In The Zaun - The American Spectator | USA News and Politics
In The Zaun
by

For the past two nights I have had the pleasure of listening to Gregg Zaun do color commentary for the Boston Red Sox-Toronto Blue Jays games on the New England Sports Network (NESN). Zaun filled in for Jerry Remy who has been out of the broadcast booth due to pneumonia.

Zaun played sixteen seasons in the big leagues for nine different teams as a catcher. He retired back in March while in spring training with the San Diego Padres (what would have been his tenth big league team.) Zaun was subsequently hired by Rogers Sportsnet as studio analyst for Toronto Blue Jays games. He had actually performed that role for Rogers Sportsnet over the past several post-seasons and I had heard good things about him from my father. But I think this might have been the first time he was actually in the broadcast booth for a game.

Too often when I watch baseball on FOX, ESPN or the MLB Network, the broadcasters will tell stories at the expense of what is happening out on the field. Sometimes they don’t even talk baseball. New York Yankees TV broadcaster Michael Kay is notorious for this approach. So it’s refreshing to hear someone like Zaun talk about what is happening right in front of us.

For instance, in last night’s game when Blue Jays infielder John McDonald went from second to third on a fly ball by Corey Patterson, Zaun talked about how the Red Sox defensive alignment would change its approach to Jays slugger Jose Bautista.

Or in tonight’s game, Zaun talked about how Red Sox starting pitcher John Lackey kept throwing Patterson inside pitches. Now there’s a school of thought in baseball that a pitcher throws a batter a pitch he can’t handle until he proves he can hit it. Zaun noted that while Patterson isn’t good at hitting that pitch if he sees five or six of those pitches in a row he will make an adjustment. Indeed, Patterson did just that and drove in a run with a single. Zaun said that pitchers need to keep the batter’s eye level moving by varying the ball’s speed and location. Of course, I hear about pitchers needing to change speeds and move the ball around the plate to keep the hitter off balance but I’ve never heard anyone talk about the batter’s eyes when discussing pitch selection. Given that I have watched thousands of baseball games in my lifetime it is rare when I actually learn something new.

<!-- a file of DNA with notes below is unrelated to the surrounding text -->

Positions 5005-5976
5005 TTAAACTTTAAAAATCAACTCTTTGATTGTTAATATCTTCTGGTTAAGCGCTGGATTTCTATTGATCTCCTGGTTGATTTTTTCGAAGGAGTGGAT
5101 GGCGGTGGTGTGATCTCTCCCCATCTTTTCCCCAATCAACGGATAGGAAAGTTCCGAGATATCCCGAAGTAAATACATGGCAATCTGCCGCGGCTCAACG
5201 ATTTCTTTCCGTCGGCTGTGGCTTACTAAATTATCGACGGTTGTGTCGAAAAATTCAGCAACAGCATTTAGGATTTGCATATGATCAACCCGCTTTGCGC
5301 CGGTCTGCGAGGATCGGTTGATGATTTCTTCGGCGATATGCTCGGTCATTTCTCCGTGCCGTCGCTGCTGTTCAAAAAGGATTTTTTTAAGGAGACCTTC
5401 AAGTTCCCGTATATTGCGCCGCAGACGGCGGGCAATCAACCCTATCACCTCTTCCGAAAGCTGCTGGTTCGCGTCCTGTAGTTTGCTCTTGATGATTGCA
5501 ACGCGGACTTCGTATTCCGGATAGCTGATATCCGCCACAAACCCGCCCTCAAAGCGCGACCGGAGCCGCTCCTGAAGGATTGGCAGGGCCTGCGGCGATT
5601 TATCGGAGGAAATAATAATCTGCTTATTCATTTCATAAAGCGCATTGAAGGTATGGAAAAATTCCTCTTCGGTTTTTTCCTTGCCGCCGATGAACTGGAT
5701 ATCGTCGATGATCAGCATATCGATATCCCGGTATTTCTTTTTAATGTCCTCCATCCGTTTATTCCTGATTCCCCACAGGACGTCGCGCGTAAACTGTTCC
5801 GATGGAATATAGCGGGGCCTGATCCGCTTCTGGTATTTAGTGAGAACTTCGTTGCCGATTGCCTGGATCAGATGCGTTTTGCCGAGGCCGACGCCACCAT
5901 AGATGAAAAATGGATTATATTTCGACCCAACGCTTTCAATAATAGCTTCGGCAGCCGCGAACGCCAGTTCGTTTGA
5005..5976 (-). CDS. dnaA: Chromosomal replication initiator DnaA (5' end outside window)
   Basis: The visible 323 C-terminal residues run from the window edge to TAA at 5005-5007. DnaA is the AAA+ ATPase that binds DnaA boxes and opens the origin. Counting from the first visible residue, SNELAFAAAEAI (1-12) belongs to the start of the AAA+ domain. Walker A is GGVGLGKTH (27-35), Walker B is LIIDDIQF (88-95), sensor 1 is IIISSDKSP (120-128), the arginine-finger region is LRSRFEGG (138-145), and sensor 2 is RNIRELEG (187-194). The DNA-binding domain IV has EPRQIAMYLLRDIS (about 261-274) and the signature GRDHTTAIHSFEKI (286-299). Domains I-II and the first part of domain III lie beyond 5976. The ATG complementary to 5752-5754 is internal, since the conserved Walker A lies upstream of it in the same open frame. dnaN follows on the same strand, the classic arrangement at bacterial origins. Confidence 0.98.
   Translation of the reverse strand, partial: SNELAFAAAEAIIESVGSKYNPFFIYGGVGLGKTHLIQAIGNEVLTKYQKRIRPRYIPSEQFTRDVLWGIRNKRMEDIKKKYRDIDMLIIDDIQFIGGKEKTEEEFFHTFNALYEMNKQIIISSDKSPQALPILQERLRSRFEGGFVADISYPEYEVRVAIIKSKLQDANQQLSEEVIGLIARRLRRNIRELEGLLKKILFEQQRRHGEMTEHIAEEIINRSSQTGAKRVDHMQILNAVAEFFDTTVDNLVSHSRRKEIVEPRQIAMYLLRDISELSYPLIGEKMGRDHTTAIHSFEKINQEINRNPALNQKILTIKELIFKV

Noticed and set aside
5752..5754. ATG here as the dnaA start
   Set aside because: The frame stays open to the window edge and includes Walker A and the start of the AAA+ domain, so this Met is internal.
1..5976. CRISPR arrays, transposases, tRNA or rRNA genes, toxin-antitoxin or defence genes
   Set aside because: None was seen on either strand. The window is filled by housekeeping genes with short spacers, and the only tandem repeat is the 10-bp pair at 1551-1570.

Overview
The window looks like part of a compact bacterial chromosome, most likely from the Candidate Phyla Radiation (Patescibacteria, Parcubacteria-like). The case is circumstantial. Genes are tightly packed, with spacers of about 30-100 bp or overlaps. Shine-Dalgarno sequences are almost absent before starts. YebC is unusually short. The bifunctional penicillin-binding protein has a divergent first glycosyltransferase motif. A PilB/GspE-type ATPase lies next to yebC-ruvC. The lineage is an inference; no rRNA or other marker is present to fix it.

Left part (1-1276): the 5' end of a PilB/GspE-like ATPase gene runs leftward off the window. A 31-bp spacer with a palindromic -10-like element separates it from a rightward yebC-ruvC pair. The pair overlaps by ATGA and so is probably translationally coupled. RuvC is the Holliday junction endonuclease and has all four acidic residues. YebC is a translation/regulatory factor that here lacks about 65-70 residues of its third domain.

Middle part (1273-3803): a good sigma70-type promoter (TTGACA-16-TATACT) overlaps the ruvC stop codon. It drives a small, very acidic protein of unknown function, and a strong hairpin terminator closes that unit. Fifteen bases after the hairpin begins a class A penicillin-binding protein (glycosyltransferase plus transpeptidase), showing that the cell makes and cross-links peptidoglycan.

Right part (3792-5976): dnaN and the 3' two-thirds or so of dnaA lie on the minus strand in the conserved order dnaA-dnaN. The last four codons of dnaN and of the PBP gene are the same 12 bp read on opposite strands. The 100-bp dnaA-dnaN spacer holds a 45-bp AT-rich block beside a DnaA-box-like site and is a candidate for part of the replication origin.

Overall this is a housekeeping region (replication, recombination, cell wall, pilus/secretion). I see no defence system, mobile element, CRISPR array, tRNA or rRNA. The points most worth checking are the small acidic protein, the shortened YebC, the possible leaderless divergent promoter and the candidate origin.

Zaun also has a low-key, self-deprecating sense of humor and would be the first to tell you he wasn’t any great shakes as a player. But I think Zaun’s ascent in baseball has only just begun. If given the chance he might turn out to be the best announcers or analyst in the game. Not one of the best but the best. Zaun also has the knowledge and skill to be a scout, a director of player development or a big league manager should those pursuits be of interest him. Whatever Zaun does in baseball from here on out he will be in the zone. Or should I say in the Zaun?

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